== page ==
Sony WM1Z – wide soundstage expansion with a little more out of your head spacing (noticeable in vocals being pushed a little further out); signature is more on a borderline of slightly v-shaped and balanced; bass has a strong punch here and also sounds tighter and faster; mids have fuller natural body, still smooth and natural; treble has a good definition and sounds detailed and non-fatigue.

Hiby R6 – wide soundstage expansion; the signature here is closer to being balanced with a little more revealing tonality; bass is faster and tighter, I can clearly hear a faster attack and shorter decay; lower mids still have a full body but upper mids are a little brighter and more revealing now, still smooth and natural, just not as laid back, with a little more forward presentation; treble is well defined and non-fatigue and has more crunch and a little more airiness.  Keep in mind, R6 has 10 ohm output impedance.

Shanling M0 – wide soundstage expansion, but a touch less in width when compared to other daps, though has a little more soundstage depth; signature is very close to being balanced, and the sound has more transparency; bass has a nice punch and a very good sub-bass rumble; mids are surprisingly not as laid back, still natural in tonality, but have more transparency and better retrieval of details and more forward presentation; treble is well defined, non-fatigue, and has just a little more crunch.  I like this pair up!


Samsung Galaxy S9 – soundstage is still expanded, but a little less in width, with the same more intimate closer to the stage depth; sound signature is a little v-shaped, with a smooth natural tonality; bass has a nice sub-bass extension and mid-bass punch; lower mids have a fuller body and upper mids are smooth, natural, slightly laid back; treble is well defined and non-fatigue.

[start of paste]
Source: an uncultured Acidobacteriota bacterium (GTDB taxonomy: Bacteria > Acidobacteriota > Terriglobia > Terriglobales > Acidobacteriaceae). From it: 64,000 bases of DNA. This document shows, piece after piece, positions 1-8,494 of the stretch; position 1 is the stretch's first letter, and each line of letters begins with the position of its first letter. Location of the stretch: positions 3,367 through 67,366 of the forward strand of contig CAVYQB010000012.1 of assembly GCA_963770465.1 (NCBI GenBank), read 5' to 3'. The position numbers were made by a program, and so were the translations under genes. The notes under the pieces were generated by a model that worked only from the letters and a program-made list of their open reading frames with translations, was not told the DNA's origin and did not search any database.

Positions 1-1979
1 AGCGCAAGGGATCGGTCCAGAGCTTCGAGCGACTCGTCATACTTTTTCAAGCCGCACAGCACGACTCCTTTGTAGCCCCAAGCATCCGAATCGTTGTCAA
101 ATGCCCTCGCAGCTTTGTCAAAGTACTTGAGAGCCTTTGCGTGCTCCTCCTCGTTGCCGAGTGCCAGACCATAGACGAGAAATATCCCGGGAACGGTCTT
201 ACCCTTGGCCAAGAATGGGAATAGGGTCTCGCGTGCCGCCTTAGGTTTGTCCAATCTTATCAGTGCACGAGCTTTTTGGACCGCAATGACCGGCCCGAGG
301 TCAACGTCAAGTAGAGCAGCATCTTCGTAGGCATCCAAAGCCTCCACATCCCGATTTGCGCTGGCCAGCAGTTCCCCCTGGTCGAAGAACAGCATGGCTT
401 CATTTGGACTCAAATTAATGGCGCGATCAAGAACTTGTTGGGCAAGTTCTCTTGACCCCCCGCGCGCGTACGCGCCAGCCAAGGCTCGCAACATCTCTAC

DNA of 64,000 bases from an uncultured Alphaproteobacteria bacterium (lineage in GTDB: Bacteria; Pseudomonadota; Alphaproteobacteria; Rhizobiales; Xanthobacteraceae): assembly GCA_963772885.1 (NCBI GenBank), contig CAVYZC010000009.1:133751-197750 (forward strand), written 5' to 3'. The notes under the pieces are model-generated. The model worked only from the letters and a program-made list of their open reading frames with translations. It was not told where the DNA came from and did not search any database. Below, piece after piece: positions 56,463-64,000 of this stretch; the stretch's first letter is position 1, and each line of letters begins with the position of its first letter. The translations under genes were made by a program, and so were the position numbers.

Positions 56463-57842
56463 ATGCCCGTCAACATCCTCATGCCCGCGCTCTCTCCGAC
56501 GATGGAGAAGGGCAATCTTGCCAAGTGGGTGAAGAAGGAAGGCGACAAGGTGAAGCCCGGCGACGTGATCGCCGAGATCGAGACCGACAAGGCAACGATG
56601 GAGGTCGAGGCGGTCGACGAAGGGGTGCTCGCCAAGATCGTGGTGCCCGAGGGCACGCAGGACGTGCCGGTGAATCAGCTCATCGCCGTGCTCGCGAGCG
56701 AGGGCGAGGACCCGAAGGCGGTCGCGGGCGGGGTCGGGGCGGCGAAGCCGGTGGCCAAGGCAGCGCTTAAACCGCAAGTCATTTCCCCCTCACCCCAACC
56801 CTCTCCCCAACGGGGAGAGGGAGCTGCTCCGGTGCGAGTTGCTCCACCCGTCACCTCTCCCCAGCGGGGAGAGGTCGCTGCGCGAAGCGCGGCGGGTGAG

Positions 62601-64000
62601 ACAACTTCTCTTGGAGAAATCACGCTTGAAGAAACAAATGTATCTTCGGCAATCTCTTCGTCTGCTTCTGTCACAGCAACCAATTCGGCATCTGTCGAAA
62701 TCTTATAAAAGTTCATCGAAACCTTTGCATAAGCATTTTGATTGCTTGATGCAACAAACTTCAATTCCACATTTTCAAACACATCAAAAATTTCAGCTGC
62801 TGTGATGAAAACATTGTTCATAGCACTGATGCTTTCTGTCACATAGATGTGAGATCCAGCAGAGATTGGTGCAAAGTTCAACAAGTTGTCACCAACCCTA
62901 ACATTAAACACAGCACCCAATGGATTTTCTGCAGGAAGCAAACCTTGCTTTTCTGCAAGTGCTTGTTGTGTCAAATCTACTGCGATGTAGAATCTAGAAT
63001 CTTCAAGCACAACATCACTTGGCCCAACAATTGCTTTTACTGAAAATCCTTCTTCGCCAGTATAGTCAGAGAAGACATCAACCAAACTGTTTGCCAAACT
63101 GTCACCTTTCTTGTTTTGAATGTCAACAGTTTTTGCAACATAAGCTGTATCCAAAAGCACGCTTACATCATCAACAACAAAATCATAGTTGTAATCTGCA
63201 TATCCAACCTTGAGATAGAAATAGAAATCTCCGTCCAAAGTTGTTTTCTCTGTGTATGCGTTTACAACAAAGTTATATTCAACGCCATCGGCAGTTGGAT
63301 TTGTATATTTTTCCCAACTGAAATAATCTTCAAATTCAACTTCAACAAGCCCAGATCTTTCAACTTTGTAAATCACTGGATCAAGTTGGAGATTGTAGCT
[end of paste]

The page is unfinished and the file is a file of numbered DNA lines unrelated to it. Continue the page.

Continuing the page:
Overall, the tuning and the sound signature of m5 doesn’t really require a super high-end micro-detailed DAP because they are tuned for a smoother fuller body more natural tonality.  And thanks to its built-in ESTAT transformer, you don’t need extra power or high voltage to drive ES tweeter.  But if you want to push the sound closer to audiophile performance, 3kHz bump (about 3dB) does help, and m5 responds very well to EQ adjustment.



After testing universal demo of m5, I want to say it’s a very impressive debut for a newcomer.  But in reality, Bogdan and his crew been around the block and have over 10 years of experience in this field.  Among 4 new FIR Audio models with different driver configurations, my focus was on m5 flagship, and it packs a lot of goodies.  Perhaps a hybrid design with DD low, BA mids/highs, and ES treble is no longer a groundbreaking combination since a number of other manufacturers using the same Sonion dual ESTAT treble driver with a built-in transformer.  But here we have a single ES tweeter, fully tubeless CIEM design, and a controlled leak valve.  Also, FIRCON connector is a unique addition, though I have a feeling it will be appreciated more by performing musicians rather than cable-rolling audiophiles.

To be honest, this was supposed to be just a short “first listen” impression, but I really got into these IEMs once I started listening, expanding into a full review.  It caught my attention not only because of what’s under the hood, but also because I enjoyed its coherent tuning and natural fatigue free tonality.  I mentioned many times already, this is universal demo of CIEM and I’m describing the sound of what I have received for review, the same tuning that was featured at the recent CanJam SGP.  There could be a minor variation in CIEM production version or Universal one with a metal shell (in a near future).  But I think it’s safe to assume that FIR Audio house sound tuning of m5 will probably remain similar.  And if there are any changes, I will come back and update my review to reflect that.